In a span of six months, in between jobs, being mom to four children including twins just over a year old, Amanda established a brand, a blog and an ever-growing organic network of over 2700 people. She does this with passion, compassion, drive, and smarts, seeking help where she can find it both at home and for her blog and lapping up every opportunity, viz., speaking and coaching on STEM for school children for instance, that came her way. All the while, her vision, and purpose were well laid out, finding her inner motivation together with an ‘Executive Coach’, Amanda Davie, identifying that at the core she works well in a structured career-like environment with deadlines without which according to her, days tend to blend. At the same time, she has evidenced several times in her 20 years in Shell the ability to help younger, vulnerable women including the mentorship programme she was helming as she was exiting the company. This led to the launch of The Career Mum – a blog where she churned out everything she’d learned over the course of her career.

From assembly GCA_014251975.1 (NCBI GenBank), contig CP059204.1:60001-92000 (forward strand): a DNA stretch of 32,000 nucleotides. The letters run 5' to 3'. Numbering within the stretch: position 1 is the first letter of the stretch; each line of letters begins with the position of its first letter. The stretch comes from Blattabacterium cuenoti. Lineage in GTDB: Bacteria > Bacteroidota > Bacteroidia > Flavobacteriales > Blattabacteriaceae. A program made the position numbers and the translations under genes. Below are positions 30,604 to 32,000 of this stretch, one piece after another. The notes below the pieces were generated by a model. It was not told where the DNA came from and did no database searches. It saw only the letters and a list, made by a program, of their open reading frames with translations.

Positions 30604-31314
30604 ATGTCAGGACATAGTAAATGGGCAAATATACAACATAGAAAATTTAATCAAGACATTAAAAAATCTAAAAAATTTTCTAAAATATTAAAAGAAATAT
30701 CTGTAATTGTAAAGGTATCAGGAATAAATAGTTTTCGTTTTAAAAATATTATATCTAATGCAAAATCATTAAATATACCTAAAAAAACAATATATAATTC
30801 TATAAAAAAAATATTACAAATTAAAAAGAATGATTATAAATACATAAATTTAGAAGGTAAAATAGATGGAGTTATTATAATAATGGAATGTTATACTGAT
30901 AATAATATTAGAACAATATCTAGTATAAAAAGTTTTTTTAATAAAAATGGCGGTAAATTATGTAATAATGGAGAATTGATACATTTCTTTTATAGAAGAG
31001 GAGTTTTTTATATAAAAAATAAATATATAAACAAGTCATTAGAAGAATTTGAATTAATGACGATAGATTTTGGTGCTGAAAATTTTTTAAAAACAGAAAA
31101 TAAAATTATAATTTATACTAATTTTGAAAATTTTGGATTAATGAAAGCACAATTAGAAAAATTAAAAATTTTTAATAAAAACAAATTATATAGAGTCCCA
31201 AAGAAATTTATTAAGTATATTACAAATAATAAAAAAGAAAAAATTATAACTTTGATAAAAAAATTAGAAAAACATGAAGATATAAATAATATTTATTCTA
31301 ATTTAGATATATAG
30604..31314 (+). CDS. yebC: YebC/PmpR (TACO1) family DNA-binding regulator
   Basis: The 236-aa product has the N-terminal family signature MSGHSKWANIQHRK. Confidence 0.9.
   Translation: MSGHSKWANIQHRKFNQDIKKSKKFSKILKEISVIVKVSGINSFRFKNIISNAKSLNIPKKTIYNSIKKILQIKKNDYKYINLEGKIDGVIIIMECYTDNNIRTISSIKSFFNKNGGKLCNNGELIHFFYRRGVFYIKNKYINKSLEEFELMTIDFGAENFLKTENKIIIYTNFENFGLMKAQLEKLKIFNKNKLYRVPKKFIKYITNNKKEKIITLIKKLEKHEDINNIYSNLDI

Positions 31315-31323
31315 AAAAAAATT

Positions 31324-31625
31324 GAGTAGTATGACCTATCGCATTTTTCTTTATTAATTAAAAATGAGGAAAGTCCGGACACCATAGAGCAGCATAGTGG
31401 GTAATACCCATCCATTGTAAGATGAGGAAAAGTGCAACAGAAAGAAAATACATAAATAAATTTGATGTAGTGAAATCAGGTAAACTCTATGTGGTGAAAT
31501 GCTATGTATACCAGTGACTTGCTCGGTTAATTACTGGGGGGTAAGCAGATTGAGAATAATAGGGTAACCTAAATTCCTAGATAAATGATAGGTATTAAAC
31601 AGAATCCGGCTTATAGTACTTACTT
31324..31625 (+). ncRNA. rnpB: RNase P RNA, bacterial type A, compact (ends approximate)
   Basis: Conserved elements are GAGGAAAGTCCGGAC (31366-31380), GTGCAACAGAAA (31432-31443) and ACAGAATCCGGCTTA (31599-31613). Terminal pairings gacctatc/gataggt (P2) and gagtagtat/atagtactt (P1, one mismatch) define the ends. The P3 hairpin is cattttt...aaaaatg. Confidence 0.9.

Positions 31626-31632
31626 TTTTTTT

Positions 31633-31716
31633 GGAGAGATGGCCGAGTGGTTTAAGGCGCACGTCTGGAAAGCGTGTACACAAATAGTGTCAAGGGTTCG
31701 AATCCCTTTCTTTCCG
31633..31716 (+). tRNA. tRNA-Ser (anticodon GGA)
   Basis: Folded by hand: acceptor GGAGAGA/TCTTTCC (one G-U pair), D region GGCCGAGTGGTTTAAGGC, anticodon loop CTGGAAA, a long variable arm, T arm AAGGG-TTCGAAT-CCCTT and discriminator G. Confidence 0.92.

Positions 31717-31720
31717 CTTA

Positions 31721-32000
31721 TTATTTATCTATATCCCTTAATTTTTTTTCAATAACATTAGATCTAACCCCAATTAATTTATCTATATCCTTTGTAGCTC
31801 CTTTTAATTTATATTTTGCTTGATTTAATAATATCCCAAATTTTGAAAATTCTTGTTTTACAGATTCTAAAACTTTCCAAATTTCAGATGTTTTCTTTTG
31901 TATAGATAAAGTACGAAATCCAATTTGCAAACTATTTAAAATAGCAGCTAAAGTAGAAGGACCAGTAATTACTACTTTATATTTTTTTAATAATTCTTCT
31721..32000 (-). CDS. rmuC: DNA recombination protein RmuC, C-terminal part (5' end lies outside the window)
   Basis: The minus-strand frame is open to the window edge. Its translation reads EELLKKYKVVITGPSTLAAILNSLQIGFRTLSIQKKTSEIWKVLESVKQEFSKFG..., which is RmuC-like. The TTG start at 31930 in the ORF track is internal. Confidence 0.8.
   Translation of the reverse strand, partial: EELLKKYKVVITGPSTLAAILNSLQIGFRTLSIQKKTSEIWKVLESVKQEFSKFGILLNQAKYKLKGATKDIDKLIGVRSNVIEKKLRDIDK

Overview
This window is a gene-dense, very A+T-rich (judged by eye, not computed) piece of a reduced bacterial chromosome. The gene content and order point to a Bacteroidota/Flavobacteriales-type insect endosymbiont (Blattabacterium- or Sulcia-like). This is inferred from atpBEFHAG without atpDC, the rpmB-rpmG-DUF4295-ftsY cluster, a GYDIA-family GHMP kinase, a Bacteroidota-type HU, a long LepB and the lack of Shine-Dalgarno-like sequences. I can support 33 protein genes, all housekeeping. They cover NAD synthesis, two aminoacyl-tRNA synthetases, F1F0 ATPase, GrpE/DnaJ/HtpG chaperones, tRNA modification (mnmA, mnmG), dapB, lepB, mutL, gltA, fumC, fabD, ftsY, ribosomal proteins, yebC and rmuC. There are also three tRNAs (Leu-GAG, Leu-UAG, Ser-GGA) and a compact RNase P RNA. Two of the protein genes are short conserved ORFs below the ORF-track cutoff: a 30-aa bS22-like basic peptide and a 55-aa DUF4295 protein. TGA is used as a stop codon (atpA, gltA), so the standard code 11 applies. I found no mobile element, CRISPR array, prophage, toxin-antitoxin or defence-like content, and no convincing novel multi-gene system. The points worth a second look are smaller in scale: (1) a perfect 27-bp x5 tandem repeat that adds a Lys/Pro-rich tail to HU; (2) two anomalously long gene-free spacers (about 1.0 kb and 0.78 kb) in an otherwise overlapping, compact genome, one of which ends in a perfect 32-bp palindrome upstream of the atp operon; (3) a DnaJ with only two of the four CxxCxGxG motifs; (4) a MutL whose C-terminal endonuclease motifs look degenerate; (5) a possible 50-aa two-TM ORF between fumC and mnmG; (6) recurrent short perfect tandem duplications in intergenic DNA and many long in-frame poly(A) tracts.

As the blog started to become quickly popular, taking inspiration from another network she was part of called the ‘Mummies of multiples’, she set up a community on Facebook, for her followers and the community to interact, to help women ‘be the best they can be’.
As the blog started to become quickly popular, taking inspiration from another network she was part of called the ‘Mummies of multiples’, she set up a community on Facebook, for her followers and the community to interact, to help women ‘be the best they can be’. And this she declared early on to be a philanthropic social enterprise, and not a business, taking on wings as we speak. And having successfully established The Career Mum, she is back to work, joining Microsoft, an organisation that is allowing her to operate virtually and continue to pursue this passion project of hers.